Sharing seems to be deeply depending also in GOA, as Nautilus is going to get ownCloud support, while Videos, Music and Photos are also going to Sync with Online Services (YouTube, Flickr etc). Think this, that you sync your Videos (folder) with YouTube, and then you can share this folder to anyone else in the network, a media center perhaps. Bluetooth and Network Hotspots sharing just with a few clicks? Cool!
Personal File Sharing
The question here is if the third-party applications will take advantage of these technologies. The answer lies in a well documented SDK that Gnome Team already works on.
While all these will more probably come after 3.8, there is another cool application (which seems abandoned for a while), that helps us to create pre-defined restricted user sessions and seems more closer to arrive; it’s called Lockdown.
While Lockdown seems to be a product that targets in corporate environments, at the same time could be an excellent parent control tool, that can protect your kids from illegal actions or preserve them to access undesirable material.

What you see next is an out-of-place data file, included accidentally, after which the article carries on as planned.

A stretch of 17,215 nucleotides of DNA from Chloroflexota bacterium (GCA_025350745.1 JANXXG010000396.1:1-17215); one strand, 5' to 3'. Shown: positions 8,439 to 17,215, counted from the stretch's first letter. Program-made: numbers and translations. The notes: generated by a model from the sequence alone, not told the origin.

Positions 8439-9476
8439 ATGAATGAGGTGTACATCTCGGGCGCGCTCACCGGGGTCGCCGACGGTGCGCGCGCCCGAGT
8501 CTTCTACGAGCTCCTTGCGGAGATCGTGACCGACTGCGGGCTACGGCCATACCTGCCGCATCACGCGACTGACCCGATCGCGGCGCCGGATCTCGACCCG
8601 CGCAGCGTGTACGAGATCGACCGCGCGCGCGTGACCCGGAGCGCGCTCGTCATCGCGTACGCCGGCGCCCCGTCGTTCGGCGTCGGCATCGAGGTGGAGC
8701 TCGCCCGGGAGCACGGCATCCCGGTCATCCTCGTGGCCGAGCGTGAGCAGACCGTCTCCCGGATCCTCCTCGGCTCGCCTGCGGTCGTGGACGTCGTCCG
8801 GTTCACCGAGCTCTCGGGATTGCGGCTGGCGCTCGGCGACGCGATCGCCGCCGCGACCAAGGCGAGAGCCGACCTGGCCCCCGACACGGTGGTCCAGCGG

There is no meaning to use a real case scenario because all of you understand the risks that a share computer even inside your home carries. Tech goodies are easy to get nowadays and many people have a spare laptop somewhere in the their house that every member of the family can use. In Gnome what we usually do is to creating different accounts for different users.
By creating a new user account we have two options, Admin or Standard User. Setting parent control tools on a Standard Account is something that requires the knowledge to do it, but most importantly requires the knowledge to think that we can do it.